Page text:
It’s hard to imagine what it was like to be a parent in the '90s. Back then, we didn’t have the internet at our very fingertips every second of every day; our foods didn’t have all the labels that they do now; no one talked about GMOs and pesticides and endocrine disruptors and hormones and, well, you get the picture. Simply put, there were less worries because we knew less. That doesn’t mean things were better, of course, just, different. What it does mean, though, is that parents could get away with making certain
dinner choices in the '90s parents wouldn’t make today. What Parents Are Talking About — Delivered Straight To Your Inbox
Granted, some of us still eat some of the things on this list because
nostalgia, and also because we’re adults and there's no one around to tell us we can't. Plus, these foods are mostly on the cheap side and life is expensive these days. Still, many of us know that we probably shouldn’t be slopping this junk onto our kid’s plates. This is the era of clean eating, after all. These days, we can make the decision to eat organic, fair-trade, low or no sugar, low or no fat, low carb, seasonal, and even local (when we can afford it, that is). Take this list with a grain of salt (unless you’re worried about sodium content because, hey, I know I am), because trust me when I say that, as a mom who feeds her child a steady diet of chicken nuggets and rice and beans, I don’t actually judge anyone’s dinner choices. Chef Boyardee Pizza Maker
Of all the ways to make a pizza, the last option on your list should be to use Chef Boyardee Pizza Maker. This box mix included crust mix, pizza sauce, grated cheese (the dry, bland kind because it’s not refrigerated), and pepperoni. At 42 grams of carbs per slice (assuming you cut it into 8 slices), most people would probably prefer to just order a pizza guaranteed to be delicious instead of spend the time making this flavorless pie.
While Hamburger Helper is still a staple for many poor college students,
Tuna Helper is something most of us probably wouldn’t touch. Yet our parents seemed to think this was somehow a decent meal just 20 years ago. Maybe that’s because many of them grew up with it as well. Regardless, canned tuna has grown less popular in recent years and there’s a good chance Tuna Helper may be on it’s way out, too. Anything Simmered In Chicken Tonight , but that doesn’t mean it was any good. Actually, to be fair, I never tried it, and I’m having a hard time finding anyone who did. Maybe that’s why it totally flopped as a dinner option and is now only sold overseas. So, basically, we wouldn’t serve this for dinner because we literally just can’t get it anymore. Chicken Tonight had ridiculously catchy commercial jingle Instant Mashed Potatoes With Instant Gravy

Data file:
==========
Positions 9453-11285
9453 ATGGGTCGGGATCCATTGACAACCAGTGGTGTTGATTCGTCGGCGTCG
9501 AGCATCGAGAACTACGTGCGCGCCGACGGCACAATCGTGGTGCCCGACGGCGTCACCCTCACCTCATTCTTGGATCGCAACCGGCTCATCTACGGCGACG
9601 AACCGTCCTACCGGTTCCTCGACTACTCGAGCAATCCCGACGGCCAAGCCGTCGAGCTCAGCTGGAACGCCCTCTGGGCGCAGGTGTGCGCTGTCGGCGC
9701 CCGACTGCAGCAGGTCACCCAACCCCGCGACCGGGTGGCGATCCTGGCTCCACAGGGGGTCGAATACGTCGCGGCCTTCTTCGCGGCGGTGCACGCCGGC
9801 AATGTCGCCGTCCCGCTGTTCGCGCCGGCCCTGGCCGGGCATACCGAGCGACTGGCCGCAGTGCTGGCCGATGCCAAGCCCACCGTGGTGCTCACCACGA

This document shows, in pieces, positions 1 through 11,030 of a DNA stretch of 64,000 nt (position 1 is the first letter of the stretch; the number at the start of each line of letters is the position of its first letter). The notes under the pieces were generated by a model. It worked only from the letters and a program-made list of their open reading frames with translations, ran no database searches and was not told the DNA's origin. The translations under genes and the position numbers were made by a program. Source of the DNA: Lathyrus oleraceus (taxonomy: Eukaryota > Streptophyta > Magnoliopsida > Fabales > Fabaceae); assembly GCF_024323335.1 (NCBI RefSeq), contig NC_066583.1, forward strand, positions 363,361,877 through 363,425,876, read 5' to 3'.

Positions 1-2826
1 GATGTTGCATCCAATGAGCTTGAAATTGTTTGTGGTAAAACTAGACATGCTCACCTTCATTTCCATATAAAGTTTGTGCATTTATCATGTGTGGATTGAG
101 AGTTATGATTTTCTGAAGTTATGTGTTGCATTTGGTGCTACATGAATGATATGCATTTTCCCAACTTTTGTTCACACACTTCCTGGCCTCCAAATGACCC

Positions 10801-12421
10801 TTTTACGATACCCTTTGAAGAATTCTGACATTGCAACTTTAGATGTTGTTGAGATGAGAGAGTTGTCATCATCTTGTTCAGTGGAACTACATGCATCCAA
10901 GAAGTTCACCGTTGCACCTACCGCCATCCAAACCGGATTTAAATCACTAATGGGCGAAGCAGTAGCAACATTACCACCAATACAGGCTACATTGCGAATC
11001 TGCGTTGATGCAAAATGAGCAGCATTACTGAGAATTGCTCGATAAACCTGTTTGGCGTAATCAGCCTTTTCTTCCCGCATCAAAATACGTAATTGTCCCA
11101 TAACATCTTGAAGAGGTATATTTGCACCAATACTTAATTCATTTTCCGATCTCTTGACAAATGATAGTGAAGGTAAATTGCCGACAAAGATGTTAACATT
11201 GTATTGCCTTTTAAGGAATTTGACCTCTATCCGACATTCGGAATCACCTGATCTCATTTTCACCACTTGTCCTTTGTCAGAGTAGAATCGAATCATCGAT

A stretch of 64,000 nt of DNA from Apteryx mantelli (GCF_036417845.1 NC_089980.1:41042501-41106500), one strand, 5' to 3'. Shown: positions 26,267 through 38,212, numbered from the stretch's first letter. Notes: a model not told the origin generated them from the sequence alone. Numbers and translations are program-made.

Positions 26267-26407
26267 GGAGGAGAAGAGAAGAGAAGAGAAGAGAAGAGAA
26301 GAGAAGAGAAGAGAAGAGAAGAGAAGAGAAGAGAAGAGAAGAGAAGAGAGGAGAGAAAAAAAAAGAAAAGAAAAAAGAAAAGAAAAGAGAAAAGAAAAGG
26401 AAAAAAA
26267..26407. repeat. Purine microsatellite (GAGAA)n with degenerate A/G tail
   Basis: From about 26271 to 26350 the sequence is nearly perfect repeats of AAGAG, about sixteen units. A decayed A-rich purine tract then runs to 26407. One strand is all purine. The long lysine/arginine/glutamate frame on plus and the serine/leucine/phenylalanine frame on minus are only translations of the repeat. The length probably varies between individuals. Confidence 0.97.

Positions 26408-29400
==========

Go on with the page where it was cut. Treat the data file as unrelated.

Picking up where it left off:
While we all still very much love mashed potatoes, in this day and age, we’d usually prefer to boil a few taters and mash them ourselves (and maybe even add some fresh or dried herbs). It really isn’t that hard to
make real home-made mashed potatoes, sans the chemicals that we are much more hyper-aware of. Or at the very least, we buy pre-made mashed potato casseroles. Anything but those preservative-ridden potato flake packets, and let’s not get started on the instant gravy. Kid Cuisine
By now, we know that
microwave dinners are gross. But back in the '90s? That’s just what we ate. We still lived blissfully unaware and in favor of quick and easy meals (and, I mean, there is something to be said for something that only takes a few minutes to "make"). In fact, we liked the ease of it all so much so that we created a special line catered to kids called Kid Cuisine. I actually bought one for my kid (thank you, nostalgia) in recent months and no, it’s still pretty gross, plus ridiculously high in sodium. Stouffers Everything
Stouffers made it on this
list of the 15 unhealthiest frozen dinners four times (more times than any other brand). Their "Lasagna Italiano," for example, has 625 calories, 23 grams of fat, plus more than 1600 milligrams of sodium while their "Salisbury Steak" goes up to a whopping 34 grams of fat. Once in awhile is fine, but no one (I think) wants to voluntarily make this for dinner every night for their kid. Canned Orange Pasta
How hard is it to make spaghetti? I’m a fairly lazy person, and not the best cook, and not what you would call even remotely rich, but spaghetti is one of the few meals I can whip up relatively easily. (And if I want to feel extra good about my parenting, I add sautéed veggies or a salad on the side.) Still, our parents frequently depended on the many variations of canned orange pasta like
Spaghettios, Beefaroni, Sonic the Hedgehog Pasta, and the like. These days, if we’re feeling so inclined, we might at the very least spring for the . Annie’s Organic Bernie O’s Anything Made With Olestra
You may recall the '90s fat-free food craze spurred by an ingredient known as Olestra. For those who don't remember,
Olestra is a fat substitute that is basically zero calories, zero fat, and zero cholesterol. This was pretty damn awesome when we first heard of it. Then, well, the cramping and diarrhea it caused started to make headlines and suddenly it just wasn’t cool to eat this stuff anymore. No parent wants to give their kids the runs. Not back then, and certainly not now. All The Sugary Drinks Forever
Not exactly a meal, but there sure was a seemingly endless supply of sugary drinks being served to us with dinner back then.
Surge, Kool-Aid, Fruitopia, Josta, Strawberry and Chocolate Quick, Crystal Pepsi, Sprite Remix, and Hi-C Ecto Cooler were among the myriad of sickeningly sweet drinks adults seemed to be totally cool giving their kids. These days, many parents argue about whether or not to even introduce orange or apple juice to their kids, let alone something like Squeeze-It.